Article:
Carradine steers clear of gossip and controversy for the most part, but there are a few grumbles of complaint along the way. Carradine is candid about his perilous finances (a string of ex wives and a taste for the good life will do that) and moans that his fee for the film was strictly scale (as was the rest of the cast) and the lengthy shoot resulted in him turning down several film offers and lucrative work on the convention circuit signing autographs (I presume the diary was Carradine's idea to squeeze a little extra revenue out of the film). Carradine records his irritation with Miramax for reprimanding the actor for various faux pas made during the film's promotional campaign - most seriously, when Carradine prematurely announced to a journalist that the original film would be split in two. Incidentally, Harvey Weinstein makes a few cameo appearances in the book, and is an intimating presence. Carradine refers to him at him at one point as a "master of the universe", (a seemingly complimentary but perhaps a knowingly ambiguous description), and admits "Harvey's not someone you want to be mad at you". Elsewhere Carradine writes: "Harvey showed up with a young actress in whom he is showing an interest" which prompts a shudder.

As I came to the end of The Kill Bill Diary, I felt a touch of sadness that Carradine never benefited from his change of fortune. As Carradine closes out his work on the film, with a whirlwind of globe-trotting promotion, Carradine is optimistic that better roles in bigger films were to come following his acclaimed performance in Kill Bill Vol. 2. But despite the prestige of appearing as the titular character in a Quentin Tarantino film, Carradine never did escape the low-budget film circuit where he continued to work until he was found dead in a Bangkok hotel room in 2009 in what is best described as strange circumstances.

In preparation for reading the book, I watched Kill Bill Vol 1 and 2 back to back, and it was interesting to revisit them in one single sitting. In fact this was my first time seeing the films together, strange considering I've owned the Japanese DVDs since 2004. Probably I was holding off for a release of the long rumored Whole Bloody Affair edition which has had a few select theatrical screenings but has yet to emerge on home video. But now that I’ve seen both films together, I have to wonder though how they ever knitted together in the first place, considering how distinctive both films are from each other - Vol 1, the fast, flashy, psychedelic blood feast, and Vol 2. the languid, introspective character study.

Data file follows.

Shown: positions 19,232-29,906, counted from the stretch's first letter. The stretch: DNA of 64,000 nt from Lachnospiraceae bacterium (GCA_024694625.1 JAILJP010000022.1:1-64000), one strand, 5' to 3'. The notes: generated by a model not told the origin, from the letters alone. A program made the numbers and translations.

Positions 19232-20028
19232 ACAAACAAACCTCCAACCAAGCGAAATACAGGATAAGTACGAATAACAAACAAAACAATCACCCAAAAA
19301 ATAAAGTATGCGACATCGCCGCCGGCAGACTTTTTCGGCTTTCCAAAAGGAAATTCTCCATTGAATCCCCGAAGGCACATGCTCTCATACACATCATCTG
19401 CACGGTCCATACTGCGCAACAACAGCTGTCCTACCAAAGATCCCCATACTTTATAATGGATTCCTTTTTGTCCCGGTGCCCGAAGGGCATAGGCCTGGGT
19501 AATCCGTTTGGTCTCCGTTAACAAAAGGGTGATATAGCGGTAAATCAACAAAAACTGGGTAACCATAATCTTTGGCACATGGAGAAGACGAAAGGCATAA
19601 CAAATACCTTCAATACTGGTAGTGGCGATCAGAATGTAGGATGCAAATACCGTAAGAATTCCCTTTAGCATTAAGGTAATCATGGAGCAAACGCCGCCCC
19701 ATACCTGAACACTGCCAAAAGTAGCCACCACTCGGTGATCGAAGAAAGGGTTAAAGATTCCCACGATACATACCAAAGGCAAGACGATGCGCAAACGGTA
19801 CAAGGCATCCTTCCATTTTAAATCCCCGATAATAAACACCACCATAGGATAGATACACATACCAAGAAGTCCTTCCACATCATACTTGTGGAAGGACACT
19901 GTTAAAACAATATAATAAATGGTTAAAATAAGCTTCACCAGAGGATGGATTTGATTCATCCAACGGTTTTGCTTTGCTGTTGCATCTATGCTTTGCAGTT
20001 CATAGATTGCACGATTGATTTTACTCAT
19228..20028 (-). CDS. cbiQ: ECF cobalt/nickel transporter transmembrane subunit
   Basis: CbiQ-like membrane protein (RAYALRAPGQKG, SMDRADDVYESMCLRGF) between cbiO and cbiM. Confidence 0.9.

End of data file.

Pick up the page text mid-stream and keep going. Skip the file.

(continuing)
I suspect Quentin Tarantino had originally envisioned Kill Bill as a big take-the-day-off-work roadshow event a 4-hour magnum opus deserves, but eventually conceded that the epic length was too demanding for theatrical audiences. And to retain as much of his director's cut as possible, he was forced to split the film into two easily digestible halves. I now think that this was the best thing for the film, not because it breaks up the excessive run time, but because the story (assuming it follows the structure of Vol.1 and 2), no longer peaks much too early with the House of Blue Leaves massacre. I wonder had the original 4-hour version come out in 2003 would audiences have criticized the film for the quite drastic shift in tone from the stylish pyrotechnics of the first half to the comparatively quiet and reflective second half ? We'll never know. Almost 20-years later, it's impossible to think of Quentin Tarantino's fourth film as anything but his fourth and fifth and even if the Whole Bloody Affair does eventually get a home video or streamed release, it will surely be seen as a novelty item much like The Godfather Saga...